A New #MeToo Wave is Flooding Mexican Social Media
Allegations come from the world of arts, journalism and more.
Nearly a year and a half after it erupted in the United States, the #MeToo movement shows no signs of fading worldwide. Since March 23 and 24, a surge of sexual assault allegations in the universe of the film, the arts, academia, and the media is overflowing Mexican Twitter, with more and more women joining in and recounting their experiences.
The surge was kicked off by a tweet by Ana G González in which she accused a well-known journalist of physically assaulting “a long list of women,” one of them being part of her close circle of friends.
Her tweet gave birth to the hashtag #MeTooEscritoresMexicanos (#MeTooMexicanWriters), and soon similar hashtags followed suit: #MeTooMexicanFilm, #MeTooMexicanMusicians, #MeTooMexicanAcademics, #MeTooMexicanJournalists, #MeTooMexicanTheatre, #MeTooMexicanArtists, #MeTooMexicanActivists, and others. Not long after, anonymous accounts such as @MeTooFilmMx or @MeTooTheatreMx were created encouraging women to send testimonies via DM.
The female journalist collective PUM — Periodistas Unidas Mexicanas, or Mexican Female Journalists United, in English — launched the hashtag #MeTooMexicanJournalists at an event on March 23, where they’ve presented results of a survey showing that 43 per cent of the female journalists interviewed have been harassed at least once by their sources.
Millions of users have interacted with the hashtags, which since then have produced some concrete effects. The operations director of Reforma, a national newspaper, has been fired. Two journalists from online media Chilango have been fired, while a third is under internal investigation, according to a statement.
The Wikipolítca network, a group of organizations seeking to connect independent political representatives with civil society, expelled three of their members after they were accused of sexual assault.
Brave — and fed-up
The #MeToo movement began with US activist Tarana Burke in 2007, but it only spread worldwide in 2017 after Hollywood producer Harvey Weinstein was accused of sexual assault by several prominent actresses on US media.
Other online campaigns in Mexico, and more broadly in Latin America, have helped raise awareness against sexual violence against women. Some examples include #MiPrimerAcoso (#MyFirstAssault), #SiMeMatan (#IfTheyKillMe), and #AquíTambiénPasa (#ItAlsoHappensHere).
The hashtags draw attention to multiple types of violence experienced by women. According to UN Women, at least six in ten Mexican women have experienced an episode of violence at least once in their lives, while 41.3 per cent were victims of sexual violence, and an average of nine women a day was killed in Mexico in 2018.
A tweet by @MeTooAcadémicosMx says women ‘have had enough’:
Como alumnas, colegas, y parejas de académicos, nos unimos al ejercicio de denuncia iniciado por @MeTooEscritores, seguido por @MeTooCineMx, y alimentado por mujeres valientes y hartas. #MeTooAcadémicosMexicanos #NoEstásSola
— MeTooAcadémicosMx (@MeTooAcademicos) March 24, 2019
As students, colleagues, and partners of academics, we join the condemnation movement started by @MeTooWriters, followed by @MeTooFilmMx, and supported by brave and fed-up women. #MeTooMexicanAcademics #YouAreNotAlone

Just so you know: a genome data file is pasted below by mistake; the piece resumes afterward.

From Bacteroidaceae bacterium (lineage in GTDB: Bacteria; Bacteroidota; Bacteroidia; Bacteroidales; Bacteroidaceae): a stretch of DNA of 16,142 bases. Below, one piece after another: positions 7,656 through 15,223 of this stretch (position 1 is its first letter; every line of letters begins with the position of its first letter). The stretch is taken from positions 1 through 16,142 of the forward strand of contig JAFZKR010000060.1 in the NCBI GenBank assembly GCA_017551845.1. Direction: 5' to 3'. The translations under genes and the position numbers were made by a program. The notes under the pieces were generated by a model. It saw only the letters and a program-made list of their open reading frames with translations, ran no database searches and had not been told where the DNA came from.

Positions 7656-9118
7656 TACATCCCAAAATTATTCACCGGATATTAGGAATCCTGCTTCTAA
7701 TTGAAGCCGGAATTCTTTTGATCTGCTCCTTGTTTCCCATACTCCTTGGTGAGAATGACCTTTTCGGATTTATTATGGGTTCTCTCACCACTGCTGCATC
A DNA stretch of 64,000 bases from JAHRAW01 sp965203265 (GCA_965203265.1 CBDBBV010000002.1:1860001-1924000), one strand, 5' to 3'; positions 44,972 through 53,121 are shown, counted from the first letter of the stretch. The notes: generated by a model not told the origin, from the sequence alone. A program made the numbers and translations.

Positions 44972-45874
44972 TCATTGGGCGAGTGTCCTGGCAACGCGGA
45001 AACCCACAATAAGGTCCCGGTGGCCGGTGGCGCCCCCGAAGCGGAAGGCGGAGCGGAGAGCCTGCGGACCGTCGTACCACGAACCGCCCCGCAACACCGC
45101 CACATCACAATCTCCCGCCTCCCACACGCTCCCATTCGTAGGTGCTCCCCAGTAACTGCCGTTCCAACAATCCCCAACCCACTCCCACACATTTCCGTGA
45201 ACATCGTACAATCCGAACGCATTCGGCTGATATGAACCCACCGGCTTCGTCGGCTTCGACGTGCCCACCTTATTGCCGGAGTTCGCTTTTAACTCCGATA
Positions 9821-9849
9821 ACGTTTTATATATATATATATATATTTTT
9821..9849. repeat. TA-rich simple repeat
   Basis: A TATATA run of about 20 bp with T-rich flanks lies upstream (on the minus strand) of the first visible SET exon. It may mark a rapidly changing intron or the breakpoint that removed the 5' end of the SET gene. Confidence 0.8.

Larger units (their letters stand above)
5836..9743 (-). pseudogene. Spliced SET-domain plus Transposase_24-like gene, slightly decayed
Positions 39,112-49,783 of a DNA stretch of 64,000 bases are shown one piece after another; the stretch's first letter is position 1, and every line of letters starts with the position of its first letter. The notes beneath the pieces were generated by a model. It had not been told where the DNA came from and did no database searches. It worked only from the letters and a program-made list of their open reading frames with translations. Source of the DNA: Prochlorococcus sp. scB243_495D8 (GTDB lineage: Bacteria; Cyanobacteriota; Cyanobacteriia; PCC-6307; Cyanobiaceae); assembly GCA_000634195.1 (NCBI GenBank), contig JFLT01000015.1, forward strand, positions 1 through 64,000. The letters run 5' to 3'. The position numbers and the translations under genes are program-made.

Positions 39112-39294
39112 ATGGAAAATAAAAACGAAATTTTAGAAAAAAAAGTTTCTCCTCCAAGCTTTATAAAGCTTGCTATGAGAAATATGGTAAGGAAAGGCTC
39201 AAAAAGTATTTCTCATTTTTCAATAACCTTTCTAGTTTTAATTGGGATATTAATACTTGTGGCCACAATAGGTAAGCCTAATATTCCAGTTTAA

On Medium, Astrid López Méndez has written a long post in which she details the harassment she was subjected to by a famous Mexican writer. She shows empathy with women who’ve been through similar experiences:
Silence is sometimes the only way to cope with the pain. But also, sometimes, little by little, us women learn to speak, to say what has hurt us. It’s not easy. That is why, to those who are in this process, I also say this: you are not alone.
The problem of anonymity
One recurrent discussion around #MeToo since it emerged in 2017 is how to balance the importance of protecting the identity of victims with the ethical implications of anonymous accusations.
Ana G. González has shared some thoughts on this on a Twitter thread. She says we should be careful not to treat all violence as if they were the same, as allegations made through the hashtags have included not only sexual assault but also other kinds of harassments of a more furtive — though also pervasive — nature:
Ana G. González @anag_g
Esto empezó nombrando a un agresor de violencia física. Ahora están saliendo todo tipo de violencias: económica, emocional, sexual, etc. Creo que tenemos que reflexionar dos cosas: 1) cuándo usamos el escrache y cuándo la denuncia pública. 2) cuidado con homogeneizar violencias.
Homogenizing violence is to minimize acts of violence that are more severe. It is important to have the capacity to reflect and differentiate among types of violence in order to do a thorough analysis and be able to make amends.
Men have also taken to social media to share their thoughts. On a Medium post, writer Raúl Aníbal Sánchez Vargas admits he is guilty of the same abuses being told on social media.
I think the most important is the fear of recognizing ourselves as perpetrators. In the end of the day, we have a moral universe in which we do not want to play the role of the villain. Maybe that’s why among writers, artists, and people on the left, to acknowledge ourselves as THAT is almost impossible. […] In addition, [all of this] goes hand-in-hand with the myth of the ally, the feminist, the deconstructed man […] The enthusiasm and desire for the emancipation of [women] does not exempt us from becoming aggressors.
In a country where over 90 per cent of all crimes are never reported to the authorities, the #MeToo campaigns could turn out to be a chance for society to recognize the lack of access to justice for women in Mexico.
Translated by Alexis Faber
This article is originally published at Global Voices and has been republished under the Creative Commons licence.